READSBORO – Central Vermont Public Service announced Thursday it reached an agreement to buy two-thirds of the electricity generated by the proposed Deerfield Wind project in Readsboro and Searsburg.
The project is expected to begin operating in 2012.
Under the agreement, CVPS will buy 20 megawatts at an undisclosed price for nine years as part of CVPS’ efforts to add renewable energy to its portfolio.
According to CVPS, there are “sensitive contract negotiations with other parties” that prevent the cost of the power from being made public at this time. In a statement, CVPS President Robert Young called the power “competitively priced.”
The project, which received a Certificate of Public Good from the Public Service Board in April 2009, would include 15 wind turbines, seven in Readsboro and eight in Searsburg, to produce 30 megawatts at peak operating conditions, or enough to power about 14,000 homes in Vermont for a year.
The Deerfield Wind project is set to be built by Iberdola Renewables in Readsboro and Searsburg on mountain ridges within the Green Mountain National Forest near Route 8.
Steve Costello, a spokesman for CVPS, said the agreement would be the utility’s first modern contract to generate electricity from a wind resource within Vermont’s borders.
While officials from CVPS and Iberdola said they were pleased with the agreement, the power sale is also, in some ways, being mandated by state law.
One law requires Vermont’s energy suppliers to find new renewable power sources to provide at least 20 percent of the state’s energy by 2017.
According to CVPS, the utility will be about 80 percent in compliance with that goal with the Deerfield Wind agreement and other recent agreements. Other sources include “Cow Power,” and solar power in Rutland Town.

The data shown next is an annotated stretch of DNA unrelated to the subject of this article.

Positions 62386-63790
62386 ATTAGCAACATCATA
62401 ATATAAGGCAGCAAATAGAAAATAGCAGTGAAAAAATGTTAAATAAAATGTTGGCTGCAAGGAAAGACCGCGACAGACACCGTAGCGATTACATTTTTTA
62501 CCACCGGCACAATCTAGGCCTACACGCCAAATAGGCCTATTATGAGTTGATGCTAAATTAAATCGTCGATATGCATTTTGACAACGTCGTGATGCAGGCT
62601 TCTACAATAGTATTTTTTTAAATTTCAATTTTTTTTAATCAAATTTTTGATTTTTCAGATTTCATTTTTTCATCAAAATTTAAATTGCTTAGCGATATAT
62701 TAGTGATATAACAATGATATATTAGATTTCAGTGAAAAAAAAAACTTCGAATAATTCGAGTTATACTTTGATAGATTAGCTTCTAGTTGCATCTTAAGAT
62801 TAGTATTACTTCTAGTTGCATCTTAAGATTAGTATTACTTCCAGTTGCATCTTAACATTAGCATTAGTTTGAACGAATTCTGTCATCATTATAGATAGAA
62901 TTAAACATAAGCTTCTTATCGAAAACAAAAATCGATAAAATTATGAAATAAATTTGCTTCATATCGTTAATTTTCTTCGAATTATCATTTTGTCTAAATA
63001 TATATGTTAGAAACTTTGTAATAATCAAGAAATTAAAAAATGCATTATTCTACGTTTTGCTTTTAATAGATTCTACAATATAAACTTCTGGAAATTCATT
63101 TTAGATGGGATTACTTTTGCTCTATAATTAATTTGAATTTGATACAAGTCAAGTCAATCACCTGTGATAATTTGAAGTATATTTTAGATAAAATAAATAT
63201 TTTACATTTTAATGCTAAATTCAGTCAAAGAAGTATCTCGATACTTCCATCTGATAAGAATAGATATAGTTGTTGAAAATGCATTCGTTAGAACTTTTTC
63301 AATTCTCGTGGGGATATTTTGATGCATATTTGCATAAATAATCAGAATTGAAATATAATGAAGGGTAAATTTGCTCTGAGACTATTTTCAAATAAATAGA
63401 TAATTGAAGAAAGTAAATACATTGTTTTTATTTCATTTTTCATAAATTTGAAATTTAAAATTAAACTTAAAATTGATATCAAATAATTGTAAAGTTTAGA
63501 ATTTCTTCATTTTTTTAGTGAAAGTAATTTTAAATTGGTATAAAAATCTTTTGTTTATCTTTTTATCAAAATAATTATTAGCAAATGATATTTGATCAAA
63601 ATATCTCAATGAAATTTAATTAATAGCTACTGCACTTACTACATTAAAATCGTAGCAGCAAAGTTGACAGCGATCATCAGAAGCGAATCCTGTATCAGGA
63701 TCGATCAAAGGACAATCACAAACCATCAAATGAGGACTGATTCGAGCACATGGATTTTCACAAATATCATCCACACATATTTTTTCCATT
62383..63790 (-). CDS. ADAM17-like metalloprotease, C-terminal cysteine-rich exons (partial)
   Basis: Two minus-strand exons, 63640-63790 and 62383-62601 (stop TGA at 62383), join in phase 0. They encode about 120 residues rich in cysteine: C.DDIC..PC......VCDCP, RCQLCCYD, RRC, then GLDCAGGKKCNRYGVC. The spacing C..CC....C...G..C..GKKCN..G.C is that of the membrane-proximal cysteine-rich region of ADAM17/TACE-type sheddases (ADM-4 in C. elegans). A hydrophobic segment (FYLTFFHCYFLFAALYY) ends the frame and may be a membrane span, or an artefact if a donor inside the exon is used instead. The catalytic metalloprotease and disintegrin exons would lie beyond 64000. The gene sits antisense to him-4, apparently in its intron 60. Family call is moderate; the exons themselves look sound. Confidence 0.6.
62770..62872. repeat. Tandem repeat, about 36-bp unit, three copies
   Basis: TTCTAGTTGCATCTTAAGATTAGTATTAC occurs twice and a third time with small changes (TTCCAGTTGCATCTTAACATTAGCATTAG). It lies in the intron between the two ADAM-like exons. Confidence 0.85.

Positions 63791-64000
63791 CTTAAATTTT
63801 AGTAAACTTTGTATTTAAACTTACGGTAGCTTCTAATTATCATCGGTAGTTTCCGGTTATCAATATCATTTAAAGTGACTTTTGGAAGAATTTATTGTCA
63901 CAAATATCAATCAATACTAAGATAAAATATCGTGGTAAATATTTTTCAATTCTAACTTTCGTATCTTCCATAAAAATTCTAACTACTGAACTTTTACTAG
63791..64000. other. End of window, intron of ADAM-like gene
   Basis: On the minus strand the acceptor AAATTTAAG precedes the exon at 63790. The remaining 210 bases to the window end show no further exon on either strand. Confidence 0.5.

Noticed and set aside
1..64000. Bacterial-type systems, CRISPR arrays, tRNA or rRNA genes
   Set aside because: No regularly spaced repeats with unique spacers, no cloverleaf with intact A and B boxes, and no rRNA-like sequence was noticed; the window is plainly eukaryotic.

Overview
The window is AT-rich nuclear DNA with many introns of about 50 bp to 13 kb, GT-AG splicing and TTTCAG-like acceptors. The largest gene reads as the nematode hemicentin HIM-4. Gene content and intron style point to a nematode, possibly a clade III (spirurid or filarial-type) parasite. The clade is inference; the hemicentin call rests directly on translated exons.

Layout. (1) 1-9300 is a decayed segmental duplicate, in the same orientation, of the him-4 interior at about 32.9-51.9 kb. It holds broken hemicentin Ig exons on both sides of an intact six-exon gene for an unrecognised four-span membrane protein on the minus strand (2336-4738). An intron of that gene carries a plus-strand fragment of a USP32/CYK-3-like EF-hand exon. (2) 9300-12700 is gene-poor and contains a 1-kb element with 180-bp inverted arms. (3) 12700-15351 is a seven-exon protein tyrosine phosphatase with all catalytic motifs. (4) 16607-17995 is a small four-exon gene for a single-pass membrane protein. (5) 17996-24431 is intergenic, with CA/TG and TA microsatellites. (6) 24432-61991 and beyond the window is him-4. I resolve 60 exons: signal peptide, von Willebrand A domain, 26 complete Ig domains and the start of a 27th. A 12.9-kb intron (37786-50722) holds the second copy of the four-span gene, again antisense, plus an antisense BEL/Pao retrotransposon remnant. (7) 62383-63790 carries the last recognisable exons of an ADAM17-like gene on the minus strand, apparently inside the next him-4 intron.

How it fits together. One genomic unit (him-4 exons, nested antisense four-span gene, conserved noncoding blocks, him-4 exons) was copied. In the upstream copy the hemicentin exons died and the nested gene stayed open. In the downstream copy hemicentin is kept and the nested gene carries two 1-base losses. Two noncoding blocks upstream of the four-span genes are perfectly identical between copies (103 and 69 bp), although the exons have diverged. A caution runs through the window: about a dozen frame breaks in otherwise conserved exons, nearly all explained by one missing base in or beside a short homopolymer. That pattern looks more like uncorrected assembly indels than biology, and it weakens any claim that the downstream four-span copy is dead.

For Iberdola, the CVPS purchase meets a requirement of its Certificate of Public Good, which ordered the applicant to prove it would be of economic benefit to Vermont.
Paul Copleman, a spokesman for Iberdola, said the Deerfield Wind proposal would be the company’s first wind project in Vermont.
With a Section 248 permit from the Public Service Board in place, Copleman said Iberdola now had to work on getting a federal permit, because Deerfield Wind is planned for U.S. Forest Service land.
Copleman said the company is hoping to have a decision by the second quarter of 2011.
The project still has its critics. Energize Vermont spokesman Lukas Snelling said the Deerfield Wind project was of “great concern” although he said the advocacy group supported CVPS’ efforts to find renewable sources.
“Our stance is that this project has very much undue environmental impact on the surrounding area, specifically the bear habitat. … This project is going to, and this is (according to) experts, going to have a profound effect on those (bear) habitats. We believe, Energize Vermont as a whole believes, that we can seek out alternatives that won’t have those environmental impacts but will still move us in the right direction energy-wise. … Vermont can do better than to trade our landscape for energy projects,” he said.
Costello said CVPS was aware that there was no “perfect source of energy” that had no impact on anyone. He said the company had to weigh a number of considerations, including cost and environmental impacts.
“When we weigh all those different factors and what Vermonters say they want in terms of renewable energy, we think this is a good source,” he said.